Chinese man smuggled to Taiwan on an inflatable raft for freedom



A Chinese man smuggled into Taiwan without being found in a military-grade rubber dinghy. The military and police learned about the incident after the public reported it.

Taiwan’s defense minister, Chiu Kuochen, confirmed on May 3 that the Navy and maritime patrols had expired. Some Taiwanese have expressed concern about whether the case is more than just a smuggling case.

A 33-year-old Chinese man named Zhou said he left Fujian, China, at 10 am on April 30 and came to Taiwan for freedom. His military-grade rubber dinghy was purchased from China’s online shopping site Taobao and fitted with a motor. In total, it cost him 16,000 yuan (about $ 2,500). He bought 90 liters (almost 24 gallons) of fuel for his trip.

According to Chinese media reports, he crossed the Taiwan Strait undetected by both the Republic of China Navy and the Taiwan Navy, maritime patrols, and coastal patrols. After arriving at Taichung Port for two hours, he saw the workers passing by and asked for help. The workers bought him food and provided him with clothes. After learning that Zhou had sailed the Taiwan Strait from the mainland, he called the police.

It is about 100 nautical miles from Shishi, Fujian to Taichung Port. Inflatable rafts can move at speeds of 10 knots or more and take about 10 hours to arrive. According to local fishermen, the weather has been so nice these past few days that sailing has become easier.

But politicians and military experts believe that there may be more to Zhou’s simple smuggling story.

An online video shows Taiwanese police asking Zhou on Taichung Port and his inflatable raft.

Taiwanese Democratic Progressive Party lawmaker Wang Tingyu questioned the case at a legislative meeting on May 3, asking if the rubber dinghy really came directly from Fujian. Hu Muyuan, Deputy Director of the National Security Bureau, said the Maritime Patrol Department and the Taichung Port Police Corps are under investigation and various possibilities are being considered. Maj. Gen. Chen Chen Kuo of the Taiwan Navy Command said the Maritime Patrol Agency radar could detect this type of inflatable raft, but the Navy’s land radar could not.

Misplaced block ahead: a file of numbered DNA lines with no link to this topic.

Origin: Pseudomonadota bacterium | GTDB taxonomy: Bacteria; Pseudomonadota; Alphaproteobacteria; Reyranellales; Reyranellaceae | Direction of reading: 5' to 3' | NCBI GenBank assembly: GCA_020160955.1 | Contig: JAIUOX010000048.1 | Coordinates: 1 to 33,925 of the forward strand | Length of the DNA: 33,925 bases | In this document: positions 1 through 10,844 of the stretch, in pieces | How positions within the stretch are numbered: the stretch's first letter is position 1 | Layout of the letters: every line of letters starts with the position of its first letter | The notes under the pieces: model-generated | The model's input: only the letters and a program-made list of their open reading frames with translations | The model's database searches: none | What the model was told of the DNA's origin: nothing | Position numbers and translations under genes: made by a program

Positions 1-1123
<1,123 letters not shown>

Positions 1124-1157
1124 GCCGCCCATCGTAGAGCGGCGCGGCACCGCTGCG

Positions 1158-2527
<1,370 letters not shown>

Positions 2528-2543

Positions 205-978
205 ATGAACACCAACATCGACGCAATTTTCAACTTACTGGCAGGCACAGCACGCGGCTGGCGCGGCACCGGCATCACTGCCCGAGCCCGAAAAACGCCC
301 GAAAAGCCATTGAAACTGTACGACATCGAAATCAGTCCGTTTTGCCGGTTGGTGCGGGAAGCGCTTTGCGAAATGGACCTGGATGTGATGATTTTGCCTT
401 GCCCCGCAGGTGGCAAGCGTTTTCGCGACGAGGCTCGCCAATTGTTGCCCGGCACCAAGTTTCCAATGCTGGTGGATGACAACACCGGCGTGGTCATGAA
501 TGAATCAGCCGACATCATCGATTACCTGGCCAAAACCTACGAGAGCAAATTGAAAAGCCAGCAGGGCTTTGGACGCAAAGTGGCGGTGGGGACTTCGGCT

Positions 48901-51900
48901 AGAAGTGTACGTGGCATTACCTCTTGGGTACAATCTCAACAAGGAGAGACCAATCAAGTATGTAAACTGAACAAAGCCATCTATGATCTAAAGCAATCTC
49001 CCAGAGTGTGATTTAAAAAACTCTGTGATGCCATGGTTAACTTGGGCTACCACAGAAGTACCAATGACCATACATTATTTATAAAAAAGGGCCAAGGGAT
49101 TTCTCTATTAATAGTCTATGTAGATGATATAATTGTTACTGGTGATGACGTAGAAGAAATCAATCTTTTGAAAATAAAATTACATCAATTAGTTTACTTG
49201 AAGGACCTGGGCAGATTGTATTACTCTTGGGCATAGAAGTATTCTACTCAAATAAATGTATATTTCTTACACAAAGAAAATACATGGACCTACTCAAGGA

In an interview before the legislative assembly, Taiwan’s defense minister, Chiu Kuochen, said the case did reveal some loopholes in the Navy and maritime patrols. The military said it would strengthen communication with the maritime patrols, investigate what loopholes the incident would reveal, and gradually improve.

Lu Lishi, a former Taiwan Navy School instructor, commented on Facebook that military-grade inflatable rafts can definitely cross the strait, but must sail at the right time and in the right sea conditions. Did. He asked how Zhou learned the ocean conditions from a simple weather forecast and how he was able to navigate the vast ocean.

Mr. Lou can successfully cross the strait without one person being detected in one boat, but “100 people and 100 boats” or “1000 people and 1000 boats” sneak into Taiwan as well. He added that it does not mean that he can. How to do it.

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